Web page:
Livin’ In Strut
This trio brings punk to a new level — one notch below that of punk past. There are frequent instrumental sections on the album, and the final track is even completely instrumental. This is a mistake for most punk bands, and Crimson Sweet is no exception. When the all-too-sparse lyrics do make appearances, they are uninspired and of little interest. “I Want to Live” provides an especially disappointing set when it proclaim, “I wanna live/ so you will die.” Although the first track, “Hello New York” also is no revolutionary poetry, it is less repetitive and bears a more memorable melody. It is just better than bearable. Overall, the sound and chord progressions of the band are nothing that hasn’t been done before.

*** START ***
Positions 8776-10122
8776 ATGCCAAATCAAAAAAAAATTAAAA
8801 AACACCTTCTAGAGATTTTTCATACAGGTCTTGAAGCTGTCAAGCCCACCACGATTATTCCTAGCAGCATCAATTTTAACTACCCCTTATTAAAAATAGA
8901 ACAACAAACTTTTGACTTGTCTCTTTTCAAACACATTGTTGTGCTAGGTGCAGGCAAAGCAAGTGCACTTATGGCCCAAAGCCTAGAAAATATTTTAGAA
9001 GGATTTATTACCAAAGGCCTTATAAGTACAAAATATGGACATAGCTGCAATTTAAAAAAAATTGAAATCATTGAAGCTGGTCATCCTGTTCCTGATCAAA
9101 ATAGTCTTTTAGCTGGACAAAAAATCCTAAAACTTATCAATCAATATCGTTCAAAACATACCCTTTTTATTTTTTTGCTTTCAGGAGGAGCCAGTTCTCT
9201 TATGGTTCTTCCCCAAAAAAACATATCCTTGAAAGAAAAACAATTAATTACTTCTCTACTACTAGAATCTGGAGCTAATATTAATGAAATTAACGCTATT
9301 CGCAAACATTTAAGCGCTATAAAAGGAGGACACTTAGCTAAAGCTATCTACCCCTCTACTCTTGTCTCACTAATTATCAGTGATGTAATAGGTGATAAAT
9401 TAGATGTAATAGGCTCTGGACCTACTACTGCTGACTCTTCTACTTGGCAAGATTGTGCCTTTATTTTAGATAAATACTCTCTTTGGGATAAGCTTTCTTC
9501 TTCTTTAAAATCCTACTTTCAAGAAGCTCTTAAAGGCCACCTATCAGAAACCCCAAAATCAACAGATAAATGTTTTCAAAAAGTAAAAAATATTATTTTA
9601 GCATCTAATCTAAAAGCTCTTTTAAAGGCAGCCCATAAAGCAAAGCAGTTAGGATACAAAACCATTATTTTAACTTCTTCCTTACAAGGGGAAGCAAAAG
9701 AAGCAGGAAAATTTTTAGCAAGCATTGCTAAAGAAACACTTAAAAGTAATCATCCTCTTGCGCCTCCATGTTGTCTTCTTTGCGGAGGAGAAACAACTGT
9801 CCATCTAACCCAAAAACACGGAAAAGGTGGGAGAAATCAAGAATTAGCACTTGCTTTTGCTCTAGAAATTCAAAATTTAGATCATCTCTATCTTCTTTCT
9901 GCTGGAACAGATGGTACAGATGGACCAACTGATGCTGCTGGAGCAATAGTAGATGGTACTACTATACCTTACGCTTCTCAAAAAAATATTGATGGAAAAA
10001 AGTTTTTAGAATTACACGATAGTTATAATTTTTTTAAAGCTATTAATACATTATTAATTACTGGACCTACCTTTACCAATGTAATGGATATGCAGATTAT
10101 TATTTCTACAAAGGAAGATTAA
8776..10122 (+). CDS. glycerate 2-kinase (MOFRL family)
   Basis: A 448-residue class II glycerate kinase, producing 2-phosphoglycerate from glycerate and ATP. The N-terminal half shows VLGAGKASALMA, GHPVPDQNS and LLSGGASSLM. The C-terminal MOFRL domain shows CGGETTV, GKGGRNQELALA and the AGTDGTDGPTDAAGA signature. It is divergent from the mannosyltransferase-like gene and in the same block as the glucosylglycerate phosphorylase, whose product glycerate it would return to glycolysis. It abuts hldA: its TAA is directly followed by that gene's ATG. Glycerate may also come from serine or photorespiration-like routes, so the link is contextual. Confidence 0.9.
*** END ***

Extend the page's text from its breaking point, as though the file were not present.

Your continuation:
Another issue of originality should be raised over the band’s apparent obsession with bullet belts. It’s not starting any new trend in punk fashion to print bullet belts inside the CD sleeve or as the menu bar on the Web site.
But perhaps you’re not looking for something new. If you’re looking for more of the good old angst-driven, energetic punk rock, then Crimson Sweet might be for you. Polly Watson’s vocals float and crack above the distorted guitar. Her vocals are nicely complimented by the uncredited male back-up vocals.
But no matter what, the last track is a huge disappointment. With a name like “Sad Walk at Knifepoint,” I was hoping for much more than a punk trio, admittedly untrained on their instruments, playing a mellow instrumental.
This album should be taken for what it’s worth: not much.
Crimson Sweet: http://www.crimsonsweet.com